This book examines both Hamburg and the band at the times they visited, including their first visit in which they started as a band that had played infrequently around Liverpool to audiences of teenagers and friends, to a band exhorted to "Mach Shau!" to an audience consisting of gangsters, prostitutes, pimps and off shore sailors. It was on stage here that they learnt stagecraft, where they first properly met Ringo Starr (although they had come across each other, they first shared a stage in Hamburg when Rory Storm and the Hurricanes played with them at the Kaiserkeller) and where they spent a lot of time simply getting to know each other away from home. Although the first trip ended in deportation for McCartney, Harrison and Best, it was when they played again in Liverpool that the difference was plain to see.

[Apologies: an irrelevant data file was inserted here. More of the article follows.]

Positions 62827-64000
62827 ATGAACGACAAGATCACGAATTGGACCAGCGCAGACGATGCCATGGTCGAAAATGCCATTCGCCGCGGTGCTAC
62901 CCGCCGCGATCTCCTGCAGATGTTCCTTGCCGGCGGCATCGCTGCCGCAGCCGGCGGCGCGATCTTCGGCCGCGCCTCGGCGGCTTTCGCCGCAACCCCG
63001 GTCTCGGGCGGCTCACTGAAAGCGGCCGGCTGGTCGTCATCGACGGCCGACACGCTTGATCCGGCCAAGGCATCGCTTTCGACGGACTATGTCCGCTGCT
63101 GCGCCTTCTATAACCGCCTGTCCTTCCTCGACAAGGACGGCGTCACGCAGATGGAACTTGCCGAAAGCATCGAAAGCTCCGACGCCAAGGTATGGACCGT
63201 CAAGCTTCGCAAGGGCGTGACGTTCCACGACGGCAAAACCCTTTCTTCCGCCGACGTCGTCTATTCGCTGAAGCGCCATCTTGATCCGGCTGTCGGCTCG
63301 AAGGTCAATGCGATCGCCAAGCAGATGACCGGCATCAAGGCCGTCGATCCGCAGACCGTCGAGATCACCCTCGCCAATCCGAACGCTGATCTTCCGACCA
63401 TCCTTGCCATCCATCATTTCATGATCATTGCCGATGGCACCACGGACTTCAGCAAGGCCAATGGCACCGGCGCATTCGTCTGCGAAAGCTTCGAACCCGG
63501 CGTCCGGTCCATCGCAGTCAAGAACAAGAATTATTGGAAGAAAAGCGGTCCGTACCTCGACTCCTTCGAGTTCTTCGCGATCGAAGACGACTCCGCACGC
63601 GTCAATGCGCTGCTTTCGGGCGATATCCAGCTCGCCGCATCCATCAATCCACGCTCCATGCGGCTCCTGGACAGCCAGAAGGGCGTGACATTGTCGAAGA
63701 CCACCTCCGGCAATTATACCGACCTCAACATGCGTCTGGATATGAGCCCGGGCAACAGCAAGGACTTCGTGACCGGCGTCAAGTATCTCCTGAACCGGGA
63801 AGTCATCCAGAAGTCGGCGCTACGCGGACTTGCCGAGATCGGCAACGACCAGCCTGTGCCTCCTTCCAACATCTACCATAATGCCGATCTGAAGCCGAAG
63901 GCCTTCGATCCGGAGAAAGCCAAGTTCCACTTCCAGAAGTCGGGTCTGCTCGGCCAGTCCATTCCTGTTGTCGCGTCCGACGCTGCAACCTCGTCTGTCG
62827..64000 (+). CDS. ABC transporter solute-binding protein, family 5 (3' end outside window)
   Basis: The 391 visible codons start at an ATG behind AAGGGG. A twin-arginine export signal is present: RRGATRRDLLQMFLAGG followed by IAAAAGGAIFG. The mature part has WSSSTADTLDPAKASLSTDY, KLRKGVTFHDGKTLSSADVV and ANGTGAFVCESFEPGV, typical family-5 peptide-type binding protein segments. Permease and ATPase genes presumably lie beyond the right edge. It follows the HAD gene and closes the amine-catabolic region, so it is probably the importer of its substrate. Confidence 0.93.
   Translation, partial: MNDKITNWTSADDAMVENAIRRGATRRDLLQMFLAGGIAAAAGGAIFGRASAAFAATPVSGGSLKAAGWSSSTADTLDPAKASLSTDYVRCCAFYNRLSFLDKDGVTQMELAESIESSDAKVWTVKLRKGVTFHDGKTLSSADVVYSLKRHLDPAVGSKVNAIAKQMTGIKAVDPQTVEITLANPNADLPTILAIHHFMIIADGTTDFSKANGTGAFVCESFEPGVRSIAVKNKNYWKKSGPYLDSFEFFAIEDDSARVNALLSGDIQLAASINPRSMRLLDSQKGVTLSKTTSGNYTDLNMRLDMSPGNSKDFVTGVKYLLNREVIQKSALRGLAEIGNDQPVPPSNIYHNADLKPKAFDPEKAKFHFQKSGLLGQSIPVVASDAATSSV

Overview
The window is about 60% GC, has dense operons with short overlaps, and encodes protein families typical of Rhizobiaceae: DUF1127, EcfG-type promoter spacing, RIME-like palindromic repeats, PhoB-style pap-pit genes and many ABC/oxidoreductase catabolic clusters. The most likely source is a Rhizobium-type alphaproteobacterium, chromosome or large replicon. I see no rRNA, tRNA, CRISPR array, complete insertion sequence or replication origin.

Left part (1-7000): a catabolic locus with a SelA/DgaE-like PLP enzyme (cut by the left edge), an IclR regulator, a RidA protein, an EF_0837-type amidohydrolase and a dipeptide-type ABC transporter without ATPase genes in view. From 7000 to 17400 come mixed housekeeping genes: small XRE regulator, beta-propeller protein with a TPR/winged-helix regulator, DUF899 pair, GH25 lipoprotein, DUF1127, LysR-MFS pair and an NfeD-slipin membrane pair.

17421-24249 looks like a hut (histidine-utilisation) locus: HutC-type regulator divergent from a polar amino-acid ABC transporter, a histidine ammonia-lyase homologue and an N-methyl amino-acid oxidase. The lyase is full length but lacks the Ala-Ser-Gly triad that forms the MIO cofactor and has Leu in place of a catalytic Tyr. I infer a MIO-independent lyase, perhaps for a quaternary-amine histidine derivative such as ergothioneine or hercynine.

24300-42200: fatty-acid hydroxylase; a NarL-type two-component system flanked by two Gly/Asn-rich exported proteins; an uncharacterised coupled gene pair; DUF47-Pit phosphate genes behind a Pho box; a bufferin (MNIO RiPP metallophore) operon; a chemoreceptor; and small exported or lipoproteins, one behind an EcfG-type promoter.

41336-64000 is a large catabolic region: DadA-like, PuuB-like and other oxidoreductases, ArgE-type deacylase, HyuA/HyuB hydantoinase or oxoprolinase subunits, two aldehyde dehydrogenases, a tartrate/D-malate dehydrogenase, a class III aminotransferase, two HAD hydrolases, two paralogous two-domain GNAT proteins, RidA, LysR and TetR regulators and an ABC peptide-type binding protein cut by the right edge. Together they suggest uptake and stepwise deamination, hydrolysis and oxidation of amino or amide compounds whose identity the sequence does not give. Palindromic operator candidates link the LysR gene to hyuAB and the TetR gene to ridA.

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Amazon.com: 4.4 out of 5 stars  5 reviews
5 of 5 people found the following review helpful
5.0 out of 5 stars The Beatles in Hamburg 11 Jun 2012
By S Riaz - Published on Amazon.com
Format:Paperback
This is not the usual sensationalist book about the bands time in Hamburg, but a more serious, scholarly approach about what the city meant to them and how it influenced them musically and as performers. It is part of the Reverb series, looking at the connections between music, artists and performers, musical cultures and places. Although the Beatles time in Hamburg has been represented often, especially in film (Backbeat, Birth of the Beatles) most are less concerned with music than myth. Yet, in Hamburg, the band spent an estimated 800 hours on stage over 273 nights - playing at the Indra, the Kaiserkeller, the Top Ten and the Star Club, with their first trip in 1960.